And if you are struggling right now at speaking your mind – if you are feeling like you’re maybe at risk of losing your community or someone you love because they’re afraid of what owning their story might mean and will disown you if you’re the one who brings it into the light, because I do recognize that that is a VERY REAL THING for some people – I urge you to at the very least weave curiosity into your conversations.

It can go something like this: “It’s funny: we were raised to believe that XYZ” or “We learned 123 in our textbooks or in Bible study”…”But my current, more enlightened self WONDERS: _______?”

Create your own script. Wonder deeply and with intention. But do it out loud.

Wondering out loud opens doors that blame or shame cannot, and can lead to taking ownership of your past and therefore creating a new future.

 

WANTcast 031: On Body Memories, Gut Feelings, and The Taboo Therapy You’re Not Supposed To Talk About w/ Somatic Healer Pamela Samuelson

WANTcast 031: On Body Memories, Gut Feelings, and The Taboo Therapy You’re Not Supposed To Talk About w/ Somatic Healer Pamela Samuelson

Body the WANTcast

The nervous system is like a dragon you can ride...if you get slow enough. Click To Tweet

One day back in early January, I saw a post from today’s guest that said something unnerving: that every single woman she’d worked on (she’s a bodyworker) since November had experienced some sort of trauma related to the election.

…Obviously I knew I needed to have her on the WANTcast.

 

This got me thinking about not only the political climate, but trauma in general. How we deal with it, how it lives in the body, and maybe the very most mind-boggling, how many times we don’t even know it’s there.

Trauma isn’t always a car accident or violence. Trauma can take on many forms.

So how does that impact us on a daily basis?

And do we even realize it?

In this season of the WANTcast, I am determined to be a little bit bolder and expose you to different stories, ideas, techniques, tricks, methods, and practices that are helping others move forward fearlessly in their lives and can maybe do the same for you – or at the very least, which is not something to take lightly, get you thinking outside the box.

Some of them might be sort of familiar. Some of them might blow your mind. Some might be toeing the line of what is “acceptable” to talk about and what isn’t.

Today’s episode with bodyworker Pamela Samuelson details ALL of the above. From how trauma lives in the body to what YOU can do to let go of negative energy to the taboo form of therapy that even I was a little nervous to talk about when Pam brought it up to me….we really go there.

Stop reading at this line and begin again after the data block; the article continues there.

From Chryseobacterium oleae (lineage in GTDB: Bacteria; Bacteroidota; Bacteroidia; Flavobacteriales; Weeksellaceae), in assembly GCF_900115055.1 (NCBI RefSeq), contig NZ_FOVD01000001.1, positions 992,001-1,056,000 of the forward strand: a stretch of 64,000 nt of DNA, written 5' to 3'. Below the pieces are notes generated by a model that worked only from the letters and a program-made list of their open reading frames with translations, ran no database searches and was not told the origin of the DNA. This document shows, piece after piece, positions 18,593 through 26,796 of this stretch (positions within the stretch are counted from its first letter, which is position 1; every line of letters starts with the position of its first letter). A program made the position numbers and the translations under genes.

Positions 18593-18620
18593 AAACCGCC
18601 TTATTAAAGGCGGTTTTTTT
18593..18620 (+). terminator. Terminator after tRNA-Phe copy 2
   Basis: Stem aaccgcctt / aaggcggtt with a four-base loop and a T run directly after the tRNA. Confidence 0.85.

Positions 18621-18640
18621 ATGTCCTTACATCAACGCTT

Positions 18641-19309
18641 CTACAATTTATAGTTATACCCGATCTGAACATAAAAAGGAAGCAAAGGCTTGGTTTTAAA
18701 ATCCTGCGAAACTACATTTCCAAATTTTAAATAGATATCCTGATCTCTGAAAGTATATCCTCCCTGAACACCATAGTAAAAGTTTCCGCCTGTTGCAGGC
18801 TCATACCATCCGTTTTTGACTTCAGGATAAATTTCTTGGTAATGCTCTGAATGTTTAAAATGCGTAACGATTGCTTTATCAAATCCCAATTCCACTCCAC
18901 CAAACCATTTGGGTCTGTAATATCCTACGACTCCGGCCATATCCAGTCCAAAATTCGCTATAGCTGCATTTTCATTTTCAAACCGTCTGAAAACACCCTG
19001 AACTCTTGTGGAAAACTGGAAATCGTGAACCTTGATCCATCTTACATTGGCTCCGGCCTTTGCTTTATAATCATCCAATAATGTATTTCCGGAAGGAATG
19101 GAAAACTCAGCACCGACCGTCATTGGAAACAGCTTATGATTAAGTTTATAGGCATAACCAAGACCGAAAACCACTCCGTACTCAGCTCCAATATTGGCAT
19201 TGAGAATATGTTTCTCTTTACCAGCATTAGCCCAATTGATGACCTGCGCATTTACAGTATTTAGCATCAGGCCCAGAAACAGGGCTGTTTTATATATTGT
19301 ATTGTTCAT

WANT Pamela:

Listen on iTunes | Play in new window | Download | Support the pod by shopping on Amazon via this link

Show Notes:
Embodywork.LA website
Facebook
The Institute for Core Energetics
Dr. Vincent Medici
Hugh Milne and Visionary Craniosacral Work
Carol Downer and The Federation for Feminist Women’s Healthcare
The Arvigo Techniques of Maya Abdominal Therapy

Like this episode? Shoot me a comment below, leave a review on iTunes (the more reviews, the more Pamela’s message is spread), share it on Facebook, tweet it out on Twitter, or post it on Instagram. Be sure to use the hashtags #WANTcast, #womenagainstnegativetalk, and/or #WANTyourself!


How To Activate Your Inner Activist: Jahan Mantin of Project Inkblot

How To Activate Your Inner Activist: Jahan Mantin of Project Inkblot

Community WANT Women

Activism doesn’t always need to be loud to be heard. What resonates with one person might fall on deaf ears with another. What might make one person fired up might make another person want to run for the hills. Activism can be portrayed as complicated or extreme – but it doesn’t have to be either.

After the election last year, I started to think about ways I could make a difference that were in alignment with who and where I was: sure I’d go to a protest or march here or there, but I was more intrigued by the ways I could make a big difference, every day, in small ways.